As another point of interest, don’t become angry if your Stafford, Perkins Direct or Parent PLUS Loan’s amount paid to the school is not exactly the same amount you borrowed: A fee of up to 4 percent will be subtracted from the loan before the check is sent to your college.

It is never too early (once the loan(s) have been approved) to begin calculating what your monthly repayments will be. Should you feel the need or should the immediate situation require you borrow more than originally planned, seek advice from the loan’s originator or from the school’s financial aid department.

You may also wish to check into State offered college loans (example... New Jersey has the NJ Class Loan), but still follow the above advice while checking to see if the loans can be used for an out-of-state school (some states insist they be must be used for in-state schools only).

Should an unsubsidized Stafford loan and or a Parent PLUS Loan, or any loan where you have to pay the interest, if your budge will allow, begin paying the interest now so you can the capitalization of the interest payments.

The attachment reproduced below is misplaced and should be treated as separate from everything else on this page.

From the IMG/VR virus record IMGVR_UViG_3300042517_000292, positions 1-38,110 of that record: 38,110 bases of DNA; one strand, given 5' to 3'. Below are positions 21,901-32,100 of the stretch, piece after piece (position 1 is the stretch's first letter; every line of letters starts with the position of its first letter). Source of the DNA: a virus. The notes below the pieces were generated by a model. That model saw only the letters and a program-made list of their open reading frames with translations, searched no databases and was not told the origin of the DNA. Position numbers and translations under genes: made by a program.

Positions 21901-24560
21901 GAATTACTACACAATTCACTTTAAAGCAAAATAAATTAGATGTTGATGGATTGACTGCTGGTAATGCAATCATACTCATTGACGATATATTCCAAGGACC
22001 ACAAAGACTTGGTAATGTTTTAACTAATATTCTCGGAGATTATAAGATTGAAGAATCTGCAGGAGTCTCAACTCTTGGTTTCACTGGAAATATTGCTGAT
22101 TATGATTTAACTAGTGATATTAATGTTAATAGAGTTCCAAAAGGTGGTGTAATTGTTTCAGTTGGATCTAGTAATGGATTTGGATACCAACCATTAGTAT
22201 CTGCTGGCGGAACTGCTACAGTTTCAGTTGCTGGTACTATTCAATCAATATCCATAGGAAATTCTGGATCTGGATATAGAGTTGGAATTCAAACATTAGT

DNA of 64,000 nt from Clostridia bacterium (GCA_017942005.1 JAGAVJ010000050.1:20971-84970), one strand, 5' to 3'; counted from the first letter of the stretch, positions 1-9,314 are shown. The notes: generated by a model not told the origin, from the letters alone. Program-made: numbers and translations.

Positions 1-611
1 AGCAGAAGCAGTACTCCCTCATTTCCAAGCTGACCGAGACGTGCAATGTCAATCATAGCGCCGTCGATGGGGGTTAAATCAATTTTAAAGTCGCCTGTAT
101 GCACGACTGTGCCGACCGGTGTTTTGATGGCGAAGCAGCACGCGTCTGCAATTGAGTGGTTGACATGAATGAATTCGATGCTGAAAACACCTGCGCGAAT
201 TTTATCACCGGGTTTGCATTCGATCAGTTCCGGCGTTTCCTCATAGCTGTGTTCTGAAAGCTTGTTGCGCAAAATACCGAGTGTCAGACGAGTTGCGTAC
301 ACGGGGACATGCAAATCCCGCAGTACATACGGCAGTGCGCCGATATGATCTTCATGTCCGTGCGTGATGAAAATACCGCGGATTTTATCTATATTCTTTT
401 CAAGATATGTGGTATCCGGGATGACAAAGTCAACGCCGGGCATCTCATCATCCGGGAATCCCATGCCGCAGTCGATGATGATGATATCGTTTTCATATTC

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Federal Updates

The Interest Rate for variable federal student loans is set to climb 1.84 percentage points on July 1, to 7.14 percent, following the results of a Treasury Department auction held on Tuesday.

The Maximum Pell Grant would rise by $100, to $4,150, under a bill approved by a U.S. House subcommittee on Wednesday, but the panel provided no increase for the National Institutes of Health. The plan would restore funds for several education programs that President Bush sought to eliminate in his budget for the 2007 fiscal year.

Tucked Into a Supplemental Spending Bill nearing completion in Congress is a provision that would repeal a rule that requires many borrowers in the guaranteed-student-loan program who wish to consolidate their loans to do so with the company that originated their loans.